Israel sent to the moon unmanned spacecraft SpaceX rocket

Screen capture from video of a press conference displaying the SpaceIL moon craft

Screen capture from video of a press conference displaying the SpaceIL moon craft

The project culminated in the design of an Israeli lunar probe, which SpaceIL claimed would launch regardless of the contest's outcome.

To date, the Us remains the only country to have successfully conducted manned missions to the moon, with the last departing the lunar surface in December 1972.

The spacecraft's design and development process, which involved intensive work of engineers, scientists and team members, began in 2013 and continued until a year ago, when its construction at the IAI MABAT Plant commenced.

Israeli billionaire and investor Morris Kahn (left) answers journalists' questions in front of a Israeli Aerospace Industries spacecraft during a news conference Tuesday to announce its launch to the moon, in Yehud, Eastern Tel Aviv.

About it reports Reuters with a reference to the Executive Director SpaceIL IDO Anteby.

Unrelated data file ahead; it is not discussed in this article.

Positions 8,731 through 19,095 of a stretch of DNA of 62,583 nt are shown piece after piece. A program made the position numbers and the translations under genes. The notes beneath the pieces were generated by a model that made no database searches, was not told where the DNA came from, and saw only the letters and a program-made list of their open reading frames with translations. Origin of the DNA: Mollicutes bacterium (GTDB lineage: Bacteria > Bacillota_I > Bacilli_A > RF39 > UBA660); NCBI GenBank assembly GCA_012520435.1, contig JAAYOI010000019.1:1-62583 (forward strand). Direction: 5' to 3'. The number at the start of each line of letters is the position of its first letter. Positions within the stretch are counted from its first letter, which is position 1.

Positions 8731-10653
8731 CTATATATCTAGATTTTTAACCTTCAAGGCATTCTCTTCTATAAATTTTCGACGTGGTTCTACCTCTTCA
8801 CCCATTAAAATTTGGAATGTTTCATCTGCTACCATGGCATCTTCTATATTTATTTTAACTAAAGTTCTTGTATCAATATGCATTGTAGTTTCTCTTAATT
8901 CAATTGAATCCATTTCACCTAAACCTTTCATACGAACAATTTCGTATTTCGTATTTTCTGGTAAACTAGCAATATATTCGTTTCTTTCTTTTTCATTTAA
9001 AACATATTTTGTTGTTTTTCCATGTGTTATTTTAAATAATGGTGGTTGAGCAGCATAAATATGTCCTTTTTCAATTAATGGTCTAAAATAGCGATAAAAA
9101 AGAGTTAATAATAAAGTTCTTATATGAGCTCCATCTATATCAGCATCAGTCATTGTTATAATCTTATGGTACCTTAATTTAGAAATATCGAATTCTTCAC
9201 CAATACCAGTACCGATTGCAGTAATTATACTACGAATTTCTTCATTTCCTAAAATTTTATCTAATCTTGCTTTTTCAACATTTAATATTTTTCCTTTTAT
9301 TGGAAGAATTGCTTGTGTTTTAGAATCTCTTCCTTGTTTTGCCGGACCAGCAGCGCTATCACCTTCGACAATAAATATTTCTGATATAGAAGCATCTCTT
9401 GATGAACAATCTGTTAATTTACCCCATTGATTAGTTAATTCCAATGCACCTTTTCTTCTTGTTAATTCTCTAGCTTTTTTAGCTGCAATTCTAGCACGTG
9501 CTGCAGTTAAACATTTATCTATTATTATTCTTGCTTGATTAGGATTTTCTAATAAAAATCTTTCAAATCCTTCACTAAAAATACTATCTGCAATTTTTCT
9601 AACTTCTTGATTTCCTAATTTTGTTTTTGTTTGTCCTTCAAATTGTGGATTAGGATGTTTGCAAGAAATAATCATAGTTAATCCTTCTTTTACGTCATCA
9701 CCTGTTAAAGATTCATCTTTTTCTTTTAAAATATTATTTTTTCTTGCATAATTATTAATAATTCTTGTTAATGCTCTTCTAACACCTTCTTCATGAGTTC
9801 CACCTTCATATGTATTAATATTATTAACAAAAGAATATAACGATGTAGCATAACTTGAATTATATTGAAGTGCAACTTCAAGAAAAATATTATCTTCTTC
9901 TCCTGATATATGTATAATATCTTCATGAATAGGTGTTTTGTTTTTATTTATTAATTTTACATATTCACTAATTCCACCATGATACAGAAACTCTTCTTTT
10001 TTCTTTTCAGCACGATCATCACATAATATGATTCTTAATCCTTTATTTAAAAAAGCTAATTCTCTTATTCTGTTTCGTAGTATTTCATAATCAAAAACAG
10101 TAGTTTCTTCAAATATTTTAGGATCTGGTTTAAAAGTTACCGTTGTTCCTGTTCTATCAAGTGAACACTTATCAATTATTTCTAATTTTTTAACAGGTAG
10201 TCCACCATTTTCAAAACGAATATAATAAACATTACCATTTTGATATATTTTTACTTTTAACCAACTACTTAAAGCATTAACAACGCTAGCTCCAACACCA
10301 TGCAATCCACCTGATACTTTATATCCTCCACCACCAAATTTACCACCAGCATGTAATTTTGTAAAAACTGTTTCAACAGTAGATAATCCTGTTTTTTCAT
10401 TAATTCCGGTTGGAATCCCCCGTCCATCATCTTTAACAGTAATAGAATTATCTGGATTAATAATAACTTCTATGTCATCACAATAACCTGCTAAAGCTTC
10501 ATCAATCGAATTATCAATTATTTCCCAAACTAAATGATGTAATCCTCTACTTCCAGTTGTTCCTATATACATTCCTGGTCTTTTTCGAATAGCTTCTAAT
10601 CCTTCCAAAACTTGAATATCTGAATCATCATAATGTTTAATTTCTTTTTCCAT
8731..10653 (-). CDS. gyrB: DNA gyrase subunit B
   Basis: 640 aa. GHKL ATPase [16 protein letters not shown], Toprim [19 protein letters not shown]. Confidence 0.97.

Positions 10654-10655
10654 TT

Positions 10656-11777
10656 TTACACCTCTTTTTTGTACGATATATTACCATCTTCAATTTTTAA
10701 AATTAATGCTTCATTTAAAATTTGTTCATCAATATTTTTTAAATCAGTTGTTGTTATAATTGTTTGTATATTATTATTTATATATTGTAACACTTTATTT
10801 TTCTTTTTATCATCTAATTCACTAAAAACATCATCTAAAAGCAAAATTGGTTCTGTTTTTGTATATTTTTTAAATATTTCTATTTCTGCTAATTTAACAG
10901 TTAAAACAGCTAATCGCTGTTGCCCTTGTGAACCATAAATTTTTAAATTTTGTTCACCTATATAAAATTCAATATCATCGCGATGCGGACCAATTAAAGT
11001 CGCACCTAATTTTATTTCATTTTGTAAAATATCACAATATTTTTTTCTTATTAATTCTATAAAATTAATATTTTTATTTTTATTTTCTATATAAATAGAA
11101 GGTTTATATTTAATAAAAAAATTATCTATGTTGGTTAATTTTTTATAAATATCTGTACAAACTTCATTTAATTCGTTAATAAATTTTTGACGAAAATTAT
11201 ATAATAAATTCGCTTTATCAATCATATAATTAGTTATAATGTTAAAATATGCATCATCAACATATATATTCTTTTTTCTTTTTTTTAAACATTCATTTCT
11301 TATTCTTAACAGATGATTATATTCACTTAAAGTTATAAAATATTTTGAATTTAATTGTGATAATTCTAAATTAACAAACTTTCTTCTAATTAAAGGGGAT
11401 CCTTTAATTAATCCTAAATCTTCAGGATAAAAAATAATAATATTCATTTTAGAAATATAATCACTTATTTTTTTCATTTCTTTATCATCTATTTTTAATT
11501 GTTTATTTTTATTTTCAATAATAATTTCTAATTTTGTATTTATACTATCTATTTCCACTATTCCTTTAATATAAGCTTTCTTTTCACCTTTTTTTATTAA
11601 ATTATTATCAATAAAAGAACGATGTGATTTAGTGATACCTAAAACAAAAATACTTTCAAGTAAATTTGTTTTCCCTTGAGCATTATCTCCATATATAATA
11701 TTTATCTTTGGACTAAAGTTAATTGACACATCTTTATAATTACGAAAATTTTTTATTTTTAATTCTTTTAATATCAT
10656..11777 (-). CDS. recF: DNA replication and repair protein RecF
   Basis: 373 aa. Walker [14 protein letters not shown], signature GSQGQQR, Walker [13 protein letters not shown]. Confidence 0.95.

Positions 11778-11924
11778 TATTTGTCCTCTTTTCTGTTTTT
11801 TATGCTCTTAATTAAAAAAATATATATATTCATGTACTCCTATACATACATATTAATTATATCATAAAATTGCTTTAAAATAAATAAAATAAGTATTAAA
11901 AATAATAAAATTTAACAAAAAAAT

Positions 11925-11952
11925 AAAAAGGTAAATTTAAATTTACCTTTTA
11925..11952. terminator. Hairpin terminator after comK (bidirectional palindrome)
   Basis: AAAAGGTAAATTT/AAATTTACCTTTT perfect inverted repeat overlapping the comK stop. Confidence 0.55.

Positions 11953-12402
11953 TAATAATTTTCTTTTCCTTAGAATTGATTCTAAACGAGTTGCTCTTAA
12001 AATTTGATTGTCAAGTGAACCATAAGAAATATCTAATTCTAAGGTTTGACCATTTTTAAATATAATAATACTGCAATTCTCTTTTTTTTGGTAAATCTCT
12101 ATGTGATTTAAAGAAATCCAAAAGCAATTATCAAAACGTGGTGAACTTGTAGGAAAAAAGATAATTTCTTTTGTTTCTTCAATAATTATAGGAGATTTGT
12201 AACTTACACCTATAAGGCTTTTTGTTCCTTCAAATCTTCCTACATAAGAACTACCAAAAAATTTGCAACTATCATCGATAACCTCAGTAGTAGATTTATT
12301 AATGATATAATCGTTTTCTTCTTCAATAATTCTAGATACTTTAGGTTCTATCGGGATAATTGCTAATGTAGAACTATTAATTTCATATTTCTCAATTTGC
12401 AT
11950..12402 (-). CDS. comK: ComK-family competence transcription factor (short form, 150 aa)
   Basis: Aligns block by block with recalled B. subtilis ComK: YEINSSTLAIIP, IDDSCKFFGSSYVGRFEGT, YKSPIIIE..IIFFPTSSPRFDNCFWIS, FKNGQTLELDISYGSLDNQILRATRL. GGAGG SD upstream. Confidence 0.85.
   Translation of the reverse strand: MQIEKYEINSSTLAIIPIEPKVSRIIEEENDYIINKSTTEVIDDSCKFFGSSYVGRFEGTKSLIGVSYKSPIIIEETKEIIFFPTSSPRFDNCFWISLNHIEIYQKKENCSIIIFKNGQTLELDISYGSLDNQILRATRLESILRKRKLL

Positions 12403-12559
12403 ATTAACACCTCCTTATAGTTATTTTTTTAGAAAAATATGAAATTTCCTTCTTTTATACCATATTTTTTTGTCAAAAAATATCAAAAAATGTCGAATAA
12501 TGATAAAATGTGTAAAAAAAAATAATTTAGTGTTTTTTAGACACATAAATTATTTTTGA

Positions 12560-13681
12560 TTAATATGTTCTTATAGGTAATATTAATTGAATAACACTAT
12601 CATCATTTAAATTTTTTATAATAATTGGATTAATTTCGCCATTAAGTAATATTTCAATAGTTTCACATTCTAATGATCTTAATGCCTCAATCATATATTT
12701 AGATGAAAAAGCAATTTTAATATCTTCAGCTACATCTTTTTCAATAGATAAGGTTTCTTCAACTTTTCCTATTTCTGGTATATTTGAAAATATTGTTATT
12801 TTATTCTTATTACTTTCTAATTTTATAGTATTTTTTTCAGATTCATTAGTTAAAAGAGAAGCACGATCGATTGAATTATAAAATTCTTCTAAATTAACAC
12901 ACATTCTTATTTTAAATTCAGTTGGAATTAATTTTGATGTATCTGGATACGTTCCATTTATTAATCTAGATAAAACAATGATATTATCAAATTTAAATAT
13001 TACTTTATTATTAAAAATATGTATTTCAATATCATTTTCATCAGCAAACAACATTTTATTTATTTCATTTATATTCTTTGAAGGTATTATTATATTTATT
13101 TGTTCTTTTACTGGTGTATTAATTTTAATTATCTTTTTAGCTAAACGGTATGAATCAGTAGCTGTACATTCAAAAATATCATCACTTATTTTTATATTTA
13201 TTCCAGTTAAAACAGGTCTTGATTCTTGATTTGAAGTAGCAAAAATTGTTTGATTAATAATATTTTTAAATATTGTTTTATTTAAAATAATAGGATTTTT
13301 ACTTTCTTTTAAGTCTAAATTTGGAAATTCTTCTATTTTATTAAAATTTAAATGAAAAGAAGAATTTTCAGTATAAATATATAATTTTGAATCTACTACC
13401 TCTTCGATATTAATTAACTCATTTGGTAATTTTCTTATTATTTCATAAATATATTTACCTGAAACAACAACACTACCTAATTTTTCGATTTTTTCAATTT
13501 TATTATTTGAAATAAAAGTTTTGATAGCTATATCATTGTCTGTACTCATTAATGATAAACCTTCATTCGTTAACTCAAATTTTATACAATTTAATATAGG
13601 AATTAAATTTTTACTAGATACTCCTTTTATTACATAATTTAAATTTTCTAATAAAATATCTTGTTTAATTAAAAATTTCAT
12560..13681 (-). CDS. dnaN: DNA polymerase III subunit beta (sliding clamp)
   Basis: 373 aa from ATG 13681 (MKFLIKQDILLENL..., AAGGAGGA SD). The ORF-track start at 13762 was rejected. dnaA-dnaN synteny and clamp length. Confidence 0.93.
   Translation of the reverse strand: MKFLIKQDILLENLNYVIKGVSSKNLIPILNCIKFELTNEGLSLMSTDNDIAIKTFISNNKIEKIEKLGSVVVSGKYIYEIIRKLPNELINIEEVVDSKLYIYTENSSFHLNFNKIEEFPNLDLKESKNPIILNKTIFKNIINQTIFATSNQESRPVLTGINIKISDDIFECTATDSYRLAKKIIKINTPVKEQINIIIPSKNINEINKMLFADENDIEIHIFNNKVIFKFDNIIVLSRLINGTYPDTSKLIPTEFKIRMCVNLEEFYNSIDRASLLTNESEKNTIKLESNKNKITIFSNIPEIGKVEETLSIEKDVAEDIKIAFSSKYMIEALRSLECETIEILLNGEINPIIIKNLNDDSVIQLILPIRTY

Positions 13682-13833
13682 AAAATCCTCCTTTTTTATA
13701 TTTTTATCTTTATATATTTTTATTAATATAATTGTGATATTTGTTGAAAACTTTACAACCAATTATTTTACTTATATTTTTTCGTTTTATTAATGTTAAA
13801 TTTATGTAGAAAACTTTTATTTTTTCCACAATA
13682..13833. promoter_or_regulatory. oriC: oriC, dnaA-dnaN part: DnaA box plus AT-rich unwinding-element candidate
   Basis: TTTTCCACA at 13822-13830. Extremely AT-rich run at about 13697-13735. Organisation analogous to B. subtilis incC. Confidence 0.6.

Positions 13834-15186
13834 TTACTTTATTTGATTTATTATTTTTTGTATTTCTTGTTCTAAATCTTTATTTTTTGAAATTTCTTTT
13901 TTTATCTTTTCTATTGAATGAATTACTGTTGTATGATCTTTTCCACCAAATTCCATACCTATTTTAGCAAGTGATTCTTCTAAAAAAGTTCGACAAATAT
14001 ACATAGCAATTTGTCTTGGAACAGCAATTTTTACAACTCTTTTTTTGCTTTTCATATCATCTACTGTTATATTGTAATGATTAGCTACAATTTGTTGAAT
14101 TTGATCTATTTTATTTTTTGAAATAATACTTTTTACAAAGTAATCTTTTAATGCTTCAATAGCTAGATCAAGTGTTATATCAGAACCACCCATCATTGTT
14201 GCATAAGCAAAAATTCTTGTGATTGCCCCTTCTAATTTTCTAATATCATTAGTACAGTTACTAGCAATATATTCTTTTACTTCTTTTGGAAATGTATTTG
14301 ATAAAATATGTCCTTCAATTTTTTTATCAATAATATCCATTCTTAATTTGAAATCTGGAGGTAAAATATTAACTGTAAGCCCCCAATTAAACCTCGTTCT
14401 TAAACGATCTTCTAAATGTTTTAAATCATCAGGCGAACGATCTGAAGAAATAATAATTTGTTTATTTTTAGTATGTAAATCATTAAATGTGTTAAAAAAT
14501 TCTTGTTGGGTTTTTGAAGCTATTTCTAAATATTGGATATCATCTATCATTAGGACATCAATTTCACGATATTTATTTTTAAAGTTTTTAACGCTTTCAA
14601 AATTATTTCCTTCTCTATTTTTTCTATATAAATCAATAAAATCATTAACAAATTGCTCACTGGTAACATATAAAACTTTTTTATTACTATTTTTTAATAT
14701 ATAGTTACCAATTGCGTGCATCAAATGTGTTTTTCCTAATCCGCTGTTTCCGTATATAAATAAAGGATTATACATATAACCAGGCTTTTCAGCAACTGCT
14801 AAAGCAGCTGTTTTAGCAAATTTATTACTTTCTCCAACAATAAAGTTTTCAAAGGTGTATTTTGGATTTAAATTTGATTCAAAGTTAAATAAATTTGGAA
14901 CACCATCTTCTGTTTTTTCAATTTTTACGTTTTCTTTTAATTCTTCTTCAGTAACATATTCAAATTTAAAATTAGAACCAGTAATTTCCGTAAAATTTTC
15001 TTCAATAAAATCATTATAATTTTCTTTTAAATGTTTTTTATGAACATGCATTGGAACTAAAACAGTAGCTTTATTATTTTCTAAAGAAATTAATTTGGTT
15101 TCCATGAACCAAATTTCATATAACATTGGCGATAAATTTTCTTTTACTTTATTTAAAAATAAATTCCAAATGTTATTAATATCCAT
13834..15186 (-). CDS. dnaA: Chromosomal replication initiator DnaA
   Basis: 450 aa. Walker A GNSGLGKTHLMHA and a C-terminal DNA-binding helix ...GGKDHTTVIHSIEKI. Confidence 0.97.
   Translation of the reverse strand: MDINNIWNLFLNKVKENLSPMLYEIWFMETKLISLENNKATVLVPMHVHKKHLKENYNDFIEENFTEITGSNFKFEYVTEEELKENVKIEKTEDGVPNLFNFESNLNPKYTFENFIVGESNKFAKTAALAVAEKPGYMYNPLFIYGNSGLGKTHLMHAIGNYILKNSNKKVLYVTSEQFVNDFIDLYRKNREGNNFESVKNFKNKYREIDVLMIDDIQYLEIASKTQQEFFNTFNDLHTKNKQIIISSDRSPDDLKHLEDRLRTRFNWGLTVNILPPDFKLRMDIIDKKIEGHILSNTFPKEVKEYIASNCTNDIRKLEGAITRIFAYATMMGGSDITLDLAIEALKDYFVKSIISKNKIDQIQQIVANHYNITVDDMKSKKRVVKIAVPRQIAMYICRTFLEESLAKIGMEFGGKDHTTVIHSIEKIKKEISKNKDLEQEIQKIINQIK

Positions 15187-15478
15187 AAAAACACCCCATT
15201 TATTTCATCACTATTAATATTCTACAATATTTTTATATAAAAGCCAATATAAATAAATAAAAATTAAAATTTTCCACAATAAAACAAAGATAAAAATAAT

The project began as part of the Google Lunar XPrize, which offered $30 million (25 million euros) in prizes to encourage scientists and entrepreneurs to come up with relatively low-priced moon missions. Its maximum speed will reach more than 10 kilometers per second (36,000 kilometers, or almost 22,370 miles, per hour).

It will be launched via a rocket from Elon Musk's SpaceX firm this December, and it's expected to land on the moon on February 13, 2019.

At 60,000 kilometers (37,000 miles) above Earth the spacecraft will deploy.

Two Israeli companies want to make their home nation only the fourth to ever reach the moon.

"Meet our spacecraft: small, smart and with a lot of Israeli", twitted SpaceIL in a second update. "It is a national accomplishment that will put us on the world's space map". At this point, it will ignite its engines and reduce its speed to allow the moon's gravity to capture it. This process will be executed autonomously by the spacecraft's navigation control system. "We will all remember where we were when Israel landed on the moon", he said. It will orbit Earth in expanding ellipses and, about two months later, cross into the moon's orbit.

Upon its landing, the spacecraft plans to take photos and video of the landing site while also measuring the moon's magnetic field as part of a Weizmann Institute scientific experiment. This will take about two days to finish.

Despite the SpaceIL initiative is well in framework of Google Lunar XC Prize the SpaceIL will not get the prize as the cash retribution as it has been cancelled by the originator in March 2018 with no winners.

The program has always had STEM education as a secondary goal, aiming to encourage Israeli children to choose to study science, technology, engineering and mathematics.

Nevertheless, after raising enough funds, SpaceIL determined to continue its mission.

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